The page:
After being overshadowed for years by the majestic Grand Canyon, Antelope Canyon has in recent years received the much-deserved surge in attention to be one of the most sought after tourist destinations in the world.
Located in the Navajo Indian Reservation just east of Page, Arizona, this natural wonder is one of the most photogenic sites on the globe. In fact, it’s highly likely that you’ve come across it as a desktop wallpaper!
The canyon was formed as a result of sandstone erosion from flash floods weaving through the rocks over thousands of years. The walls are spectacularly smooth with swirling formations, measuring approximately 120 feet between the stream bed and the rim of the gorges.
Large number of antelopes used to graze and wander around the area and to no one’s surprise, the site was named “Antelope Canyon” after this fact.
The site is rich in history and boasts a fascinating cultural story – the Navajo tribe believed the site was spiritual and sacred. Due to the site’s significance in heritage, the Navajo tribe converted Antelope Canyon into a Navajo Tribal Park in 1997, and since then the site has been accessible only through tours.
For geography and nature fanatics, witnessing Antelope Canyon’s unusual landscape in person is definitely something you do not want to miss. If you visit Antelope Canyon during the right time, you can witness the sunlight casting down into the canyon — a sight to marvel at and draws thousands of photographers every year.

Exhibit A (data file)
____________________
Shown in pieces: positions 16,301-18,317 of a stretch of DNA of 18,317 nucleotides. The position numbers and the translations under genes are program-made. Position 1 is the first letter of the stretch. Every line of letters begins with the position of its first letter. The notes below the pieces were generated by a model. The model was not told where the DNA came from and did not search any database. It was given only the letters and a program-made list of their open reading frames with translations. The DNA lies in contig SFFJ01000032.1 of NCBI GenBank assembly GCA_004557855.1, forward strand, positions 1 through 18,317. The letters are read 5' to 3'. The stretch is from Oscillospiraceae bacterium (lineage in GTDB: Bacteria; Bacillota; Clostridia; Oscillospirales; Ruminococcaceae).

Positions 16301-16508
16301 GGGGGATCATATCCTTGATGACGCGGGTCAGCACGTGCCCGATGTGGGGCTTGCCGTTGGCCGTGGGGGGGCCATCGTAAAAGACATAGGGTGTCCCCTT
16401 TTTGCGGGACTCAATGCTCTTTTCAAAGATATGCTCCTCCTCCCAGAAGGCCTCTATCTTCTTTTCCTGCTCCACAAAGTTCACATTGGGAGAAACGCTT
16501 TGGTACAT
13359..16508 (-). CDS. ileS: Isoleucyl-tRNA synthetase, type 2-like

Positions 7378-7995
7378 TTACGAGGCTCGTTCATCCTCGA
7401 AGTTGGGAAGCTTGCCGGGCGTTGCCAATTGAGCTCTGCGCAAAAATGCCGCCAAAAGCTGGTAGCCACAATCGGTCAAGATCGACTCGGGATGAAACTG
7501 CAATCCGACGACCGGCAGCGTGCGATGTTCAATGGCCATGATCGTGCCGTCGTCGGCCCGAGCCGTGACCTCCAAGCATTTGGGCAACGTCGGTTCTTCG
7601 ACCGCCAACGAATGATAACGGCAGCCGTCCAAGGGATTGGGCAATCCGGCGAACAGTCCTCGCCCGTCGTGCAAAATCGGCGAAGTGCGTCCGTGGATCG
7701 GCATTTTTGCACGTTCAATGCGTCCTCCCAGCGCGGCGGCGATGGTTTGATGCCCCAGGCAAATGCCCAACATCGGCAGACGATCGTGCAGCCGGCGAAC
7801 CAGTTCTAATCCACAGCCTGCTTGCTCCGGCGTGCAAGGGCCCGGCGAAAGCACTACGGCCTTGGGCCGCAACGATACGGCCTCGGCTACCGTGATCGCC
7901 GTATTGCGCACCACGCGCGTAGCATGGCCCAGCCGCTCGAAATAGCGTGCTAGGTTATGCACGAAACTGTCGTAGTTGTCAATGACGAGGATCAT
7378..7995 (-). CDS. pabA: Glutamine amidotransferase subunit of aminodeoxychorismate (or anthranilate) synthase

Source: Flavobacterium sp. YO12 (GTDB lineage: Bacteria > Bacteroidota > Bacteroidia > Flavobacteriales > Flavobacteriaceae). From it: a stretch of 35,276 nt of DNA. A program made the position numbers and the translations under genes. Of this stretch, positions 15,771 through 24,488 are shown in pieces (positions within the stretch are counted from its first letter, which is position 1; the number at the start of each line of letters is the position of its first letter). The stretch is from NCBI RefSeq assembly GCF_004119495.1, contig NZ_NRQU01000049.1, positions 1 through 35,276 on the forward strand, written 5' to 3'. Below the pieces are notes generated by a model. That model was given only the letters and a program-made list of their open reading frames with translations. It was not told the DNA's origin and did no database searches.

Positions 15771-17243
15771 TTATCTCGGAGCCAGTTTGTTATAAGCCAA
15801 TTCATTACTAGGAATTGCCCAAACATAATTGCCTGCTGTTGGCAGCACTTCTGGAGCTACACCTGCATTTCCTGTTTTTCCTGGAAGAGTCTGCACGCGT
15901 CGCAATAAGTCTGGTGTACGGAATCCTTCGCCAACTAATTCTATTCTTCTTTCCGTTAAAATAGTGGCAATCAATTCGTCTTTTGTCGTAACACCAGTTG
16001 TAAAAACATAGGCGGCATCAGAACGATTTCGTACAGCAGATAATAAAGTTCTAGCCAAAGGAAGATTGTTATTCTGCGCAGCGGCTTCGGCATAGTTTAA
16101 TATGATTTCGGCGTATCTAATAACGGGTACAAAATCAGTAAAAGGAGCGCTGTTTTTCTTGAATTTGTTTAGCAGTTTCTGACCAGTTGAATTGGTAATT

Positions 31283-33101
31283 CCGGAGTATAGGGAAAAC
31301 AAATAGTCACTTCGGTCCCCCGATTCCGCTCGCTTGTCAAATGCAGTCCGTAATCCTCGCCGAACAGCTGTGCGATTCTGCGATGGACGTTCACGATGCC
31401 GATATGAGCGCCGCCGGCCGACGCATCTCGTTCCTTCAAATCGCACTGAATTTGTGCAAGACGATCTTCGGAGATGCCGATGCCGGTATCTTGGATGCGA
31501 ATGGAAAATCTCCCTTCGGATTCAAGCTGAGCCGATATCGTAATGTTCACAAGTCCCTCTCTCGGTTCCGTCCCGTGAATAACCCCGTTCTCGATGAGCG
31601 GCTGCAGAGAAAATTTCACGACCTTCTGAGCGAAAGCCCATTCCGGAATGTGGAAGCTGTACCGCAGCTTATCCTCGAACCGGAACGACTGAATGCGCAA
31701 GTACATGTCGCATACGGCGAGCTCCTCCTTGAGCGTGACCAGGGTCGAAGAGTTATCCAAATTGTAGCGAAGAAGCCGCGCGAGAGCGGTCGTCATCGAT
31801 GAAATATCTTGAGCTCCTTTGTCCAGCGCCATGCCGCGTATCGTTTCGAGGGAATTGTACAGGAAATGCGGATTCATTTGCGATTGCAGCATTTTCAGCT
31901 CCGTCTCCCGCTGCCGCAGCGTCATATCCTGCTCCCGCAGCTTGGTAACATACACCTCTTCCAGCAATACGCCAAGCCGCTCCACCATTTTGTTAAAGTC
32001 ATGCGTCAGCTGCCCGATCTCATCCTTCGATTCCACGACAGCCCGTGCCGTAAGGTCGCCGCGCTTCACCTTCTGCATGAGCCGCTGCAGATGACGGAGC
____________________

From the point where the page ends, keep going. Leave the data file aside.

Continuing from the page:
Only accessible via guided tour
$8 USD Navajo Park fee + cost of tour
The price you pay for your tour will hugely depend on which part of the canyon you plan to visit (Lower Antelope Canyon is generally cheaper than the Upper Canyon) and what activities you want to do.
A 90-minute walking group tour can range between $30 to $90 USD per adult (includes an $8 USD Navajo Park fee) and the prices are slightly lower for children.
For a more immersive photography session, the price can go beyond $200 USD for a two-hour-long tour.
However, some tour operators offer discounts for early or last-minute reservations so it’s possible to score a deal off the regular price.
You can visit Antelope Canyon at any time of the year but the regular peak season runs between May and September when people flock the site to experience the magical sunlight casting down into the Upper Canyon.
To see the light beams in the Upper Canyon, make sure you visit between 11 AM and 1 PM. At this time of the day, the sun is directly overhead and the rays bounce off the sandstone walls perfectly.
If you want to dodge the crowds and get better rates, you can opt to visit during the off-season, which runs between November and January.
Although Antelope Canyon is accessible year-round, it’s important to note that the park may be closed without prior notice in case of heavy snow or rainfall. It’s uncommon but likely to happen between June and September, during the monsoon season in Arizona.
Visiting Antelope Canyon isn’t as straight forward as driving to the parking lot and proceeding to the entrance. Here are a few things you should know before you go: